That statistic scares me.
I just finished reading an article from the New York Times entitled "James Patterson, Inc." and wow is it interesting. Basically the article relates the major success of James Patterson - not only how he created a brand for himself using his experience as an Ad Exec, but also how he essentially shifted one of the most successful publishing houses, Little, Brown, to embrace mass-market fiction rather than literary masterpieces.
Let me preface my response to this article by telling you I have only read one James Patterson novel in my life, Sam's Letters To Jennifer, at the request of my mother. After taking a whole two days to read this fluffy novel with absolutely no character development and a disgustingly simple plot structure I promised myself I would be much more skeptical when considering recommendations from my mother.
I have also met James Patterson, last year at BEA, and while I'm not a fan of his books I'm kind of a fan of him. As I trotted up to get a signed copy of his latest YA novel he noticed my name tag that labeled me from Madison, WI and began bantering about the terrace and the fact that his wife is also a fellow alumni of UW. Cool guy, bad books.
However, while it seems that James Patterson (and his many ghost writers) write for the masses using little or no literary devices, once upon a time James Patterson did know how to write. After Patterson landed himself an agent who helped to get his first book published he was awarded an Edgar - the mystery writing equivalent of a Grammy - for best first novel. Now days Patterson fails to live up to his literary achievement and notes that in his first novel, "The sentences are superior to a lot of the stuff I write now, but the story isn't as good. I am less interested in sentences now and more interested in stories".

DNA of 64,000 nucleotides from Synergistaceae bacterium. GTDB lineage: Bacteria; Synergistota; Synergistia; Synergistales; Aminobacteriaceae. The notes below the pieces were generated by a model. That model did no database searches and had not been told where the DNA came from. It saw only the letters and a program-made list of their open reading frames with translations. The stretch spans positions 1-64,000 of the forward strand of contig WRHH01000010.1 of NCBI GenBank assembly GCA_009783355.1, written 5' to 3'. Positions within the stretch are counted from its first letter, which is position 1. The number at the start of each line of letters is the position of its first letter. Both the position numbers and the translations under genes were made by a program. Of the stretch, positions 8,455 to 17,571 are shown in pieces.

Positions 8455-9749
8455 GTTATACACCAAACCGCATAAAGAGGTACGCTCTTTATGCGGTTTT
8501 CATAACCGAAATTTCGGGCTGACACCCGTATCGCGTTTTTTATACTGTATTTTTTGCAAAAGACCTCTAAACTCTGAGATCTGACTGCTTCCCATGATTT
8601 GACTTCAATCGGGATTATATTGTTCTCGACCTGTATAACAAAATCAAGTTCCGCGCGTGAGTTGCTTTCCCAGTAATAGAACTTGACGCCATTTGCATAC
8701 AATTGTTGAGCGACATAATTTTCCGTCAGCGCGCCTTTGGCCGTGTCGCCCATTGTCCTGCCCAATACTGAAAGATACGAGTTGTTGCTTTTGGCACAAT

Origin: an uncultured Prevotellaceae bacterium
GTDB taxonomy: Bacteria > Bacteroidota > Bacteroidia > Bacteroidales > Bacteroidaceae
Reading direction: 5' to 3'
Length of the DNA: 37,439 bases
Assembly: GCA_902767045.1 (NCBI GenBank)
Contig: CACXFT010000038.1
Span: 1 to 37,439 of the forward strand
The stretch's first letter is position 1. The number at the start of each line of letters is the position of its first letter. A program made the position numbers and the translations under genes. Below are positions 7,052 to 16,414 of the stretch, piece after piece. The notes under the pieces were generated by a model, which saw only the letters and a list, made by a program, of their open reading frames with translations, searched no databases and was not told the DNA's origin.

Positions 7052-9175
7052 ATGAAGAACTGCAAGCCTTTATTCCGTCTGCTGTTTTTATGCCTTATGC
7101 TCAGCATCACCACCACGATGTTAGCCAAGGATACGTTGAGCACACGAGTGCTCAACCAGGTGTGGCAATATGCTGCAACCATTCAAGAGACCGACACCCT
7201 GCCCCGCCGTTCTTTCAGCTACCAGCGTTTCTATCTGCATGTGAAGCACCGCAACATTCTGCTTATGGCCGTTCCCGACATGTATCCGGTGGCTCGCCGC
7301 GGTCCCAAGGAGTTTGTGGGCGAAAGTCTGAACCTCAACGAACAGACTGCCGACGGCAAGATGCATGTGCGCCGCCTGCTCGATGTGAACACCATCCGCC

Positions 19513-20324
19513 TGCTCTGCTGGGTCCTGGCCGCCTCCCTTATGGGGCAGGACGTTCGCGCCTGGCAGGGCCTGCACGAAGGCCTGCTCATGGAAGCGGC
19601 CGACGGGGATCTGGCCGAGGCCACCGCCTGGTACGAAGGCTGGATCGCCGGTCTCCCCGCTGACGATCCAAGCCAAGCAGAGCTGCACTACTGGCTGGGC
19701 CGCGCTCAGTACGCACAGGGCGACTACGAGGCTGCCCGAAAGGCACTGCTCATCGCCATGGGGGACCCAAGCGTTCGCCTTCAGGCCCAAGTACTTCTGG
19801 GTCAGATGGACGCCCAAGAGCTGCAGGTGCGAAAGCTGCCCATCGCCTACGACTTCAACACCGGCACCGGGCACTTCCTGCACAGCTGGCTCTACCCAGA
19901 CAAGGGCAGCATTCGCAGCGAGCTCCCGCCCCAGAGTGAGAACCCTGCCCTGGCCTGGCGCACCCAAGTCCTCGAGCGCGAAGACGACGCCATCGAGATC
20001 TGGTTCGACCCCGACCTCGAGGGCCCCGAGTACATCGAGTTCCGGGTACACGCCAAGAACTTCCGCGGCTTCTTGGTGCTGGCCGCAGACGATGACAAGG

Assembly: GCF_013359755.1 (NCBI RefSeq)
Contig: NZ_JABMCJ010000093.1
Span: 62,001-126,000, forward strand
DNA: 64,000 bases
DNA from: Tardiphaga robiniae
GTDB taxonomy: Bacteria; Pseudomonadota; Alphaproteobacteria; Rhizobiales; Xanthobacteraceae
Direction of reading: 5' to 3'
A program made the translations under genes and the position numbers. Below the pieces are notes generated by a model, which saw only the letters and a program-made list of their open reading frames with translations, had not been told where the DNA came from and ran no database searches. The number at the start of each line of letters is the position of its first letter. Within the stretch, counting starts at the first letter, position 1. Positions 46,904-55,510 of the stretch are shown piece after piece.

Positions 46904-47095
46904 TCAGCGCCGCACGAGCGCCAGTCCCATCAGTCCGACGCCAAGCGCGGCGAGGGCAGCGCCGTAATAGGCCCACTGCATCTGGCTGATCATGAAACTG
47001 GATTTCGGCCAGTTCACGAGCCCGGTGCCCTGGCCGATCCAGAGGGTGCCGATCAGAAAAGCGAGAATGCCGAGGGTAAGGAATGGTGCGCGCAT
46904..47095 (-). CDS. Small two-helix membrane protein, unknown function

Considering one in everyone seventeen books bought are written by James Patterson, it's sad that he can't master the art of pairing a good story with a good sentence. Why does it have to be one or the other? One of my favorite authors, Carlos Ruiz Zafon, has mastered the art of combining rich prose with a suspenseful, cant-put-it-down story line and I'm sure 9 out of 10 people have never heard of him. (You know, all those people who don't read book blogs everyday.) They are too busy reading the nine books Little, Brown publishes by James Patterson per year.
In my opinion, James Patterson left his writing abilities to pursue marketing his brand. Here is a marketing genius who has schemed his way to the best-seller list too many times to count by writing simplified novels that indulge the public's basic instincts. Does that make him a bad guy? No, he is arguably the most successful authors today - he's obviously doing something right. But, in my opinion, he is a shinning example of what publishing is turning into - or has already become. These days it's more about marketing your book than it is about writing a decent one. It's more about an author's platform and what they can do for the publisher than what the publisher can do for them.
Originally posted 1.14.10
Originally posted 1.14.10